The lateral system of the building consists of CLT roof and floor diaphragms collecting and transferring seismic and wind lateral design forces to the foundations through a steel, Buckling Restrained Braced Frame (BRBF) system, arranged around the central elevator/stair core.
The CLT roof and floor diaphragms were idealized as being completely ridged. Each CLT panel was tied together using a Plywood spline, fastened with engineered wood screws, to transfer shear through the panel splices. Lateral loads were collected and transferred throughout the CLT diaphragms and delivered to the BBRF’s using surface mounted steel straps, and engineered wood screws. The proprietary wood screws selected for this project allow for energy dissipation during a seismic/wind event by bending/deforming, through traditional wood yield modes while maintaining structural integrity.
Beam to Column Connections:
The design team selected the KNAPP Ricon proprietary beam hangers for architectural appearance, fire protection (the wood insulates the steel), ease of installation, and rotational compatibility during a seismic/wind event.
As Carbon12 is a tall wood building in a high seismic zone on the west coast of North America, it may be subject to dynamic loading scenarios throughout its service life. A typical post and beam glulam structure will experience story drifts limited to 2% by design codes. The story drift will also subject the respective post and beam connection to additional stresses, resulting from gravity load and the rotation of the beams against the post. To ensure that the connections at major glulam structural members would withstand the inter-story drift demands of a major loading event such as an earthquake, testing was completed on the KNAPP RICON S VS Connectors under design load.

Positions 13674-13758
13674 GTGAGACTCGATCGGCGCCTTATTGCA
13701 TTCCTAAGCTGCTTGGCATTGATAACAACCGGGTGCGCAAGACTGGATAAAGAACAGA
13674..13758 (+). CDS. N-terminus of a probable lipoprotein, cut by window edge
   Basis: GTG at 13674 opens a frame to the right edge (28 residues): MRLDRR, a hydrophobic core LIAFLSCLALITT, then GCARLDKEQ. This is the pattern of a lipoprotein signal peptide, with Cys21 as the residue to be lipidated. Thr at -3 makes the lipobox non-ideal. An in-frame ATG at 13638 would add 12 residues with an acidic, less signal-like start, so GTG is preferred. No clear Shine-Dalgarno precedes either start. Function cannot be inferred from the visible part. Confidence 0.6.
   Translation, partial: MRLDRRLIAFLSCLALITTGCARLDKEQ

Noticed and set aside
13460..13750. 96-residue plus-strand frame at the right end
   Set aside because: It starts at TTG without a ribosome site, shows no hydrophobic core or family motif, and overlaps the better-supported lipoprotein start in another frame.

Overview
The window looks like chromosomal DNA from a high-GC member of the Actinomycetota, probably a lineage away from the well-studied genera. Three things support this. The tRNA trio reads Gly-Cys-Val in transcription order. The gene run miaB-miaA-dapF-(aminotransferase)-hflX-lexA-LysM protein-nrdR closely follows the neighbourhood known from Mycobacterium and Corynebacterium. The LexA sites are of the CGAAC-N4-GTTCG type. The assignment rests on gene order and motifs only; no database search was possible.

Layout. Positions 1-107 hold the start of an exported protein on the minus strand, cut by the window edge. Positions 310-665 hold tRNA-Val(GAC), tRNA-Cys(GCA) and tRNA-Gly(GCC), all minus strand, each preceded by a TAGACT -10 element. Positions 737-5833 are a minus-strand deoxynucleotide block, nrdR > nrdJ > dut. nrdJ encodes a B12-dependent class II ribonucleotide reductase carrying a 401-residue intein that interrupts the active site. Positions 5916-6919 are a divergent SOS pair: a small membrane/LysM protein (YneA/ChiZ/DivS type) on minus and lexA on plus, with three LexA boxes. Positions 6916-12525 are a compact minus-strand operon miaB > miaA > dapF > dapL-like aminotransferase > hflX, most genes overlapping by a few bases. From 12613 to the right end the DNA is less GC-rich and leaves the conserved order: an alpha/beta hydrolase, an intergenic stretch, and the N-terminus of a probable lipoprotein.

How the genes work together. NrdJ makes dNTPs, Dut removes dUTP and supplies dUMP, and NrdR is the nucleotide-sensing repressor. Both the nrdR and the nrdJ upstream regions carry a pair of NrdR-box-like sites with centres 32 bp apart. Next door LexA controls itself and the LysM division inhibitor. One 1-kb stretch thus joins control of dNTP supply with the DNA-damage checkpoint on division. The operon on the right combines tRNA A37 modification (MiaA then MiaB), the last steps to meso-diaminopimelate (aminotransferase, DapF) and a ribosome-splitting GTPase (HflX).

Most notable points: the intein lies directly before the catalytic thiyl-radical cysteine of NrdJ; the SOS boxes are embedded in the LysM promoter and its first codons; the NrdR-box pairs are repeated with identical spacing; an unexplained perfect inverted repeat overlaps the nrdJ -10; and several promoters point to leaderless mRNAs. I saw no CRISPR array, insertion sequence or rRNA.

The mass timber structure was fabricated at the Structurlam production facilities in Penticton, British Columbia. Glulam beams and columns were CNC framed for steel connections based on the CadWork 3D model. RICON beam hanger connections were pre-installed into beams and columns prior to shipment to the site. Custom steel column connections were test-fit in the shop, and delivered as part of the mass timber package in 22 flatbed truck loads, sequenced for installation.
Following excavation and construction of the foundation, three levels of the steel core were installed. Glulam posts, beams, and CLT floors followed. Glulam beams and columns and CrossLam® panels were lifted by a tower crane directly from the truck bed into position, with each component labeled and designated for a specific location in the structure.
Timberland Framing managed three crews for steel, mass timber, and light frame walls. Speed of assembly for the mass timber structure increased as the crew became more comfortable with the process. By level four, the timber crew was installing one floor (glulam and CrossLam) in two-day cycles. The crane was on-site for two and a half months, and the structure above ground was complete in 8 weeks during the wettest winter on record in Portland.
“The biggest lesson learned would be to assemble the design team early during the design process, including the wood fabricator and MEP consutants/contractors. For this project, Structurlam was able to utilize their experience to recommend structural detailing, fabrication, and delivery sequencing which ultimately helped speed up the construction process.”
— Mike Munzing, Structural Engineer
About the author
Structurlam was founded in 1962. We blend the expertise of wood science with the ingenuity of European fabrication to produce the finest mass timber products in North America. We operate at the front lines of innovation in mass timber design, engineering, 3D modeling, and precision manufacturing. Structurlam is changing commercial construction forever.